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Disappearing Earth by Julia Phillips Read Online (FREE)

Book Cover

Disappearing Earth by Julia Phillips read online

Originally published: May 14, 2019
Author: Julia Phillips
Page count: 272
Publisher: Alfred A. Knopf
Genres: Mystery, Thriller, Suspense, Psychological Fiction
Nominations: National Book Award for Fiction

Read Disappearing Earth by Julia Phillips full novel online free here.



Marina Alexandrovna, a journalist in the city of Petropavlovsk-Kamchatsky

Alyona, her older daughter

Sophia, her younger daughter


Alla Innokentevna, head of a cultural center in the village of Esso

Natalia, called Natasha, her oldest daughter

Denis, her middle child and only son

Lilia, her youngest daughter

Revmira, her second cousin, a nurse

Lev and Yulia, called Yulka, Natasha’s children


Ksenia, called Ksyusha, a university student

Sergei, called Chegga, her brother, a photographer

Ruslan, Ksyusha’s boyfriend

Nadezhda, called Nadia, Chegga’s girlfriend

Ludmila, called Mila, Nadia’s daughter



Nikolai Danilovich, called Kolya, a police detective

Zoya, his wife, on maternity leave from her work at a national park

Alexandra, called Sasha, their baby

Oksana, a researcher at the volcanological institute

Maxim, called Max, a researcher at the volcanological institute

Ekaterina, called Katya, a customs officer for the city’s maritime container port

Yevgeny Pavlovich Kulik, the major general of the Kamchatka police force

Anfisa, an administrative assistant for the police

Valentina Nikolaevna, an office administrator for a city elementary school

Diana, Valentina Nikolaevna’s daughter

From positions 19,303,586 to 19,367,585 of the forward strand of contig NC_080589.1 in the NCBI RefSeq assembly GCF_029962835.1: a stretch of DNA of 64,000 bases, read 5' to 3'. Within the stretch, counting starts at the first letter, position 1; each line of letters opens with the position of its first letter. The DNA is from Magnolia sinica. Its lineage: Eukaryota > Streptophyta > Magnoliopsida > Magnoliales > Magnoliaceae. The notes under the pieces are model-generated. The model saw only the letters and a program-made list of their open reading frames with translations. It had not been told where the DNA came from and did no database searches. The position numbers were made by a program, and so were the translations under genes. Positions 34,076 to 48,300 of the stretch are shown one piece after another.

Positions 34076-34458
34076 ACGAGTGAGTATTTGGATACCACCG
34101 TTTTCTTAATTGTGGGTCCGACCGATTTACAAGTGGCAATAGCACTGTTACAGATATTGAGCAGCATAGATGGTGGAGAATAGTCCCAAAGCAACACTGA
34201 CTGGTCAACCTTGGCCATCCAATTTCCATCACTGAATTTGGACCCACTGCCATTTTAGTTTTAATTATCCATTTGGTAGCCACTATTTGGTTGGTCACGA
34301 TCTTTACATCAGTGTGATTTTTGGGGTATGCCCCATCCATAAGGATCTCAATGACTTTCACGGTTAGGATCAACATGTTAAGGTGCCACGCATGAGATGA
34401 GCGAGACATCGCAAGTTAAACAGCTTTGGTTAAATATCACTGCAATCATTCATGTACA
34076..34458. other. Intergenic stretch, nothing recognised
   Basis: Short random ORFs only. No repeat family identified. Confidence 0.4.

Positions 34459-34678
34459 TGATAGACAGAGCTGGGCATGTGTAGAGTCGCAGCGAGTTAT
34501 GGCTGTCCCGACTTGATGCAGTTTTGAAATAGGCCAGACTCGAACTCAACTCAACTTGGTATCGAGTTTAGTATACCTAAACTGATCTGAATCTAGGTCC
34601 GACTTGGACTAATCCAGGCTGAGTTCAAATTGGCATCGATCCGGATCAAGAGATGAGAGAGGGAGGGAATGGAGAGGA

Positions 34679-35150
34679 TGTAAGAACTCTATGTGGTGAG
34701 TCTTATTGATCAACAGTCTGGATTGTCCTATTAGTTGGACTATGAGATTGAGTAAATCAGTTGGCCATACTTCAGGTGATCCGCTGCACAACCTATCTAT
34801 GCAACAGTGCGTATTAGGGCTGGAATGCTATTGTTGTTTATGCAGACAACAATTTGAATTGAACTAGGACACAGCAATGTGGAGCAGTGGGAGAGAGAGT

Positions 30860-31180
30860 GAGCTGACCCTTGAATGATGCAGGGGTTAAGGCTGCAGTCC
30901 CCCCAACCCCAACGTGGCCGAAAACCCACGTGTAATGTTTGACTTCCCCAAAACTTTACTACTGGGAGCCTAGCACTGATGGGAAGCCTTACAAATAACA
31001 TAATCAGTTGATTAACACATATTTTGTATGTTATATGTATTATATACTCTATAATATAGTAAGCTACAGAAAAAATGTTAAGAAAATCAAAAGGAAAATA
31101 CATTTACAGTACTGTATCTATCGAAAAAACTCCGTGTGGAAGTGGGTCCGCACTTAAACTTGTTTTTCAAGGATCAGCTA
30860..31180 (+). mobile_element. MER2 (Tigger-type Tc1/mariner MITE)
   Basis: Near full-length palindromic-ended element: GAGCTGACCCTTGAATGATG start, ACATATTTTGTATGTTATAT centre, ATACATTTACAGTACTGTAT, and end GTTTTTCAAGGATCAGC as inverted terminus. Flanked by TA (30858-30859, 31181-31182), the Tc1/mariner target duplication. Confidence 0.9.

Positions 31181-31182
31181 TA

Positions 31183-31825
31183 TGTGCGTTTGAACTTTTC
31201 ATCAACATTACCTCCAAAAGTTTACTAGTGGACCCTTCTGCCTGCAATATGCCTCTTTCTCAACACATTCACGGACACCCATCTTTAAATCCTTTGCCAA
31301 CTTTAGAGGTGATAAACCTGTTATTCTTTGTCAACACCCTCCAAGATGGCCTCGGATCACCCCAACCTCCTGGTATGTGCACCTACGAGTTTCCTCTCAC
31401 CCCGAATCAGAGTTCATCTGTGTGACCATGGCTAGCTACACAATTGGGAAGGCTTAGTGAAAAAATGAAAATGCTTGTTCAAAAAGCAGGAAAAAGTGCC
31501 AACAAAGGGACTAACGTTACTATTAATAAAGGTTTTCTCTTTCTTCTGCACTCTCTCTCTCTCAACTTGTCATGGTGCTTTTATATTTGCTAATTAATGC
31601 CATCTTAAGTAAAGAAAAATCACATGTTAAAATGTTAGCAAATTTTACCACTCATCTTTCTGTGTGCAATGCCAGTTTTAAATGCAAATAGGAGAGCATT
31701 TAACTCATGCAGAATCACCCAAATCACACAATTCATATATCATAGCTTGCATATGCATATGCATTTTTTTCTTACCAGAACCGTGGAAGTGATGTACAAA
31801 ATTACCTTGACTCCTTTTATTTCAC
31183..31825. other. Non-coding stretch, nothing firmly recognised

Lada, a receptionist at a city hotel

Olga, called Olya, a schoolgirl


Sophia, sandals off, was standing at the water’s edge. The bay snuck up to swallow her toes. Gray salt water over bright skin. “Don’t go out any farther,” Alyona said.

The water receded. Alyona could see, under her sister’s feet, the pebbles breaking the curves of Sophia’s arches, the sweep of grit left by little waves. Sophia bent to roll up her pant legs, and her ponytail flipped over the top of her head. Her calves showed flaking streaks of blood from scratched mosquito bites. Alyona knew from the firm line of her sister’s spine that Sophia was refusing to listen.

“You better not,” Alyona said.

Sophia stood to face the water. It was calm, barely touched by ripples that made the bay look like a sheet of hammered tin. The current got stronger as it pulled into the Pacific, leaving Russia behind for open ocean, but here it was domesticated. It belonged to them. Hands propped on narrow hips, Sophia surveyed it, the width of the bay, the mountains on the horizon, the white lights of the military installation on the opposite shore.

The gravel under the sisters was made of chips from bigger stones. Alyona leaned against a block the size of a hiking backpack, and a meter behind her was the crumbling cliff face of St. Nicholas Hill. Water on one side, rock wall on the other, they had walked along the coast this afternoon until they found this patch, free of bottles or feathers, to settle. When seagulls landed nearby, Alyona chased them away with a wave of her arm. The whole summer had been cool, drizzly, but this August afternoon was warm enough to wear short sleeves.